So far, two US federal agencies, the US Coast Guard and the Environmental Protection Agency (EPA), have been regulating ballast water and other vessel discharges under differing statutory authorities. Meanwhile, more than 20 states have established state-specific requirements for those same discharges, which created a dysfunctional regulatory scheme and made the implementation of ballast water treatment solutions costly and complicated for ship owners.
The Vessel Incidental Discharge Act is a solid compromise replacing the current regulatory framework with one set of scientifically based, environmentally protective and technologically achievable rules. Namely, under VIDA, the EPA and the USCG will work together under the Clean Water Act to jointly set and implement standards for ballast water and incidental discharges, in consultation with the states.
The legislation will give vessel owners and mariners the certainty of a nationally consistent regulatory system, while ensuring high standards of environmental protection using the best technology economically achievable,
...said American Waterways Operators in an official statement.
Additionally, the VIDA Bill includes legislative language that amends the USCG regulations to allow for the use of reproductive methods by explicitly expanding the definition of 'living' to ensure that organisms that cannot reproduce (nonviable) are not considered to be living. This means that organisms which cannot reproduce are as good as dead for the purposes of the regulation.
Moreover, the USCG is required to develop a draft policy letter detailing reproductive methods based on best available science and the USCG must consider Type Approval testing methodologies that utilize organism grow-out and Most Probable Number (MPN) analysis to determine the number of viable organisms in ballast water that are capable of reproduction.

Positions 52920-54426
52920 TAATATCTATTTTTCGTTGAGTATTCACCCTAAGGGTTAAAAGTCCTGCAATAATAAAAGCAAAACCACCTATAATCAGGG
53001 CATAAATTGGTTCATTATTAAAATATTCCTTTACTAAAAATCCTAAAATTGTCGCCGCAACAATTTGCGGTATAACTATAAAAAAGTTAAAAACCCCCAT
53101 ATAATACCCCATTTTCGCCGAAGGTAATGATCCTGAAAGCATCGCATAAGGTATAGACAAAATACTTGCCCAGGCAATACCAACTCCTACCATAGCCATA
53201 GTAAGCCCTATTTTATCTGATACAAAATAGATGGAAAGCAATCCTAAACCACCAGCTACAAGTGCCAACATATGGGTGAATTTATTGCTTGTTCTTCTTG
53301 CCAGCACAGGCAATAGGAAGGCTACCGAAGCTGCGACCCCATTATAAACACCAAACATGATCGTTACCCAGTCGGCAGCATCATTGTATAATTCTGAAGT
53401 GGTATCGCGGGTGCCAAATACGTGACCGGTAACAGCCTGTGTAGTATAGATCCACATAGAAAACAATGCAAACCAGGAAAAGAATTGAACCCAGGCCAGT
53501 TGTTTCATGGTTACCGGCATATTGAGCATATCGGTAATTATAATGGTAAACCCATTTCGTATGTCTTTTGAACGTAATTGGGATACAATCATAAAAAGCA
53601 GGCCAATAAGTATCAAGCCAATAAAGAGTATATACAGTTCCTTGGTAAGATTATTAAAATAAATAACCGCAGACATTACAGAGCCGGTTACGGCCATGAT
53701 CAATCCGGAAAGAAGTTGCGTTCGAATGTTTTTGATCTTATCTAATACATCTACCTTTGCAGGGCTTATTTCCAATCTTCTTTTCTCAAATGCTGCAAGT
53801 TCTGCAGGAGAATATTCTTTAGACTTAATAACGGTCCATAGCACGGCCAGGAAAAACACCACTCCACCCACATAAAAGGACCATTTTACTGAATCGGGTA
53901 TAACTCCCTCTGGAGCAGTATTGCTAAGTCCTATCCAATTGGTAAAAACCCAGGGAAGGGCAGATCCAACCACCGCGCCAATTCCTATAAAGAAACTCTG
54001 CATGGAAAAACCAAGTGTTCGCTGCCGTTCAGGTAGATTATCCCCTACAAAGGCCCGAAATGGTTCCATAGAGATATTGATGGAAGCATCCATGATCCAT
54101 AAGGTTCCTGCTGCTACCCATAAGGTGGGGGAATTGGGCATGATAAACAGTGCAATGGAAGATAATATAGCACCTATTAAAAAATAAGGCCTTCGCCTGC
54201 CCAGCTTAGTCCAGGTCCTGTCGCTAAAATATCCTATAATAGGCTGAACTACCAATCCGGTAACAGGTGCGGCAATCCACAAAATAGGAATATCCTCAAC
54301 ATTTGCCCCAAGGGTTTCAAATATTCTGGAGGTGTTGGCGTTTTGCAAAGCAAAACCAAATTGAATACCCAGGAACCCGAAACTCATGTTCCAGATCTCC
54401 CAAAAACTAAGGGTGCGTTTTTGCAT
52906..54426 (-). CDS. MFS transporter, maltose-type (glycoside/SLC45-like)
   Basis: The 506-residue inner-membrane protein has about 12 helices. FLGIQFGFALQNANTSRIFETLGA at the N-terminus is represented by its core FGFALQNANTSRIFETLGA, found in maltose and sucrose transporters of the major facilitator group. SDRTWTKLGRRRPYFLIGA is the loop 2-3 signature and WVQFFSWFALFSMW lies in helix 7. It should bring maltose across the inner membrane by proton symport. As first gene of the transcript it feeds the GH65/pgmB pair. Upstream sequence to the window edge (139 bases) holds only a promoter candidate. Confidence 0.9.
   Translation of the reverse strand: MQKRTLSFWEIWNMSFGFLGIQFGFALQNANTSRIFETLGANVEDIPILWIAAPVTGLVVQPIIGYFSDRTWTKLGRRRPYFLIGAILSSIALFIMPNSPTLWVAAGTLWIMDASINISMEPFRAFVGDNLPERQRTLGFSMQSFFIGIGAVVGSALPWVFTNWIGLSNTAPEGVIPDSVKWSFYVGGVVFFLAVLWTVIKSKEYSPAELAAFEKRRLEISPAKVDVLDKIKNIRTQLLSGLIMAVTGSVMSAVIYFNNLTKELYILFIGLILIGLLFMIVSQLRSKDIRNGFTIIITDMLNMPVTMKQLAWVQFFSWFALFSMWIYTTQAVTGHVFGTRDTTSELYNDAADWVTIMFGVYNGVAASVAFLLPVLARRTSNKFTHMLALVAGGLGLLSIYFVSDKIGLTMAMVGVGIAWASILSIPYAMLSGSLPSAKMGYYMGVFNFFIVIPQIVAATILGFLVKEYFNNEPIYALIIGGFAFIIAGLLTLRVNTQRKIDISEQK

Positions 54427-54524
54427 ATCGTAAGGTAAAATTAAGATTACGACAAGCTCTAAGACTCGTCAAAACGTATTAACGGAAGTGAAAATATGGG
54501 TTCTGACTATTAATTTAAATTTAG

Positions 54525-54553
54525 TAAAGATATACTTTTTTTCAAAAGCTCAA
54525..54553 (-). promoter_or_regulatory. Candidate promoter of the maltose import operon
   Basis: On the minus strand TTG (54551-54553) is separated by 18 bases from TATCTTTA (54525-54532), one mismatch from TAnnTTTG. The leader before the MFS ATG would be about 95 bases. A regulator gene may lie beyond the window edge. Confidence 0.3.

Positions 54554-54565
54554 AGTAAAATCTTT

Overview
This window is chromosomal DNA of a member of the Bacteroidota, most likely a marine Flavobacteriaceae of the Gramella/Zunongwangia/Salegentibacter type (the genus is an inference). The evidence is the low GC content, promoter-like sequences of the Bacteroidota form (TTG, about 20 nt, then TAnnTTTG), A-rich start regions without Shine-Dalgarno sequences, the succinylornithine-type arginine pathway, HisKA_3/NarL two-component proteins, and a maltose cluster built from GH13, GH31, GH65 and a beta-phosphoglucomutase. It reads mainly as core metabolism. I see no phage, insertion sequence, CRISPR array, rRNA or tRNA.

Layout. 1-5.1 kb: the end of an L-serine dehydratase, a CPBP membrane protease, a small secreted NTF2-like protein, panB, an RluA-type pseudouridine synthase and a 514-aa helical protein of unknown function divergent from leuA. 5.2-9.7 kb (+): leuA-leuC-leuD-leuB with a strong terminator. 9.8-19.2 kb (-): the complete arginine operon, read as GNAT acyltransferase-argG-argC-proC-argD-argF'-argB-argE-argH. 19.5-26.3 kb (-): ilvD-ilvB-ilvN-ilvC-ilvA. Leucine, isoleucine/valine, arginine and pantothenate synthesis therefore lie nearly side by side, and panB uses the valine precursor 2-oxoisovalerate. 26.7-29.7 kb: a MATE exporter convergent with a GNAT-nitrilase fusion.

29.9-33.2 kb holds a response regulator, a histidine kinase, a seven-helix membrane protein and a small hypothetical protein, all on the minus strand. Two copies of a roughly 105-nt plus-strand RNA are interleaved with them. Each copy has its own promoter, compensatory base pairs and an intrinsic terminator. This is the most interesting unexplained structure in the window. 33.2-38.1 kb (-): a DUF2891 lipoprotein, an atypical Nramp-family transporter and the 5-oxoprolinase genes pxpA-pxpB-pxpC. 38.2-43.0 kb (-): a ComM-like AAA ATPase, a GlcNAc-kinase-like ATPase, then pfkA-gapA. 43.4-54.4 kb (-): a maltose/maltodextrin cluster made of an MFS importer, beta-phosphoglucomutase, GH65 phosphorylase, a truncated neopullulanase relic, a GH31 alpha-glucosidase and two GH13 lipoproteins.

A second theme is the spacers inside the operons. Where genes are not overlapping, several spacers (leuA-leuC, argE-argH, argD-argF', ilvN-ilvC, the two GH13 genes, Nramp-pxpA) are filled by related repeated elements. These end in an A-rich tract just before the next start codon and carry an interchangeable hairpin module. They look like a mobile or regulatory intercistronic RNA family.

This is good news for UV-based BWMS that were forced in the past years to increase dose delivered to organisms to meet the USCG Ballast Water Discharge Standard, while it is expected to harmonize the USCG’s policy approach on reproductive methods in determining BWT system efficacy with that of the IMO. In 2017, the IMO officially approved the MPN method to determine viability/reproductive capability (IMO Document BWM.2-Circ.61).
The Bill will move on to US House of Representatives for a vote. If passed by the US House of Representatives, it would then be signed into law by the President of the US. The move was supported by the industry.
AWO is very pleased that this much needed legislation, which provides a common-sense solution to a disjointed collection of federal and state vessel discharge regulations, while ensuring the highest standards of marine environmental protection, is one step closer to becoming law...We are optimistic that this important legislation for America's vessel owners and mariners – who every year transport over 760 million tons of vital commodities that power the nation's economy – will swiftly pass the House of Representatives and be signed into law by the President,
...commented AWO President & CEO Tom Allegretti.
We are very encouraged by this development and will continue to monitor the progress of the Bill in the coming weeks,
...stated ballast water treatment manufacturer Trojan Marinex.
VIDA is a good balance, achieving protection of both the economy and the environment. Importantly, it includes Great Lakes-specific provisions that provide the flexibility to establish uniform practices and standards more protective of our Great Lakes. Over the next few years, LCA looks forward to engaging with our government and regional partners to develop practical and implementable regulations to meet the letter and spirit of the bill,
...noted Lake Carriers' Association (LCA).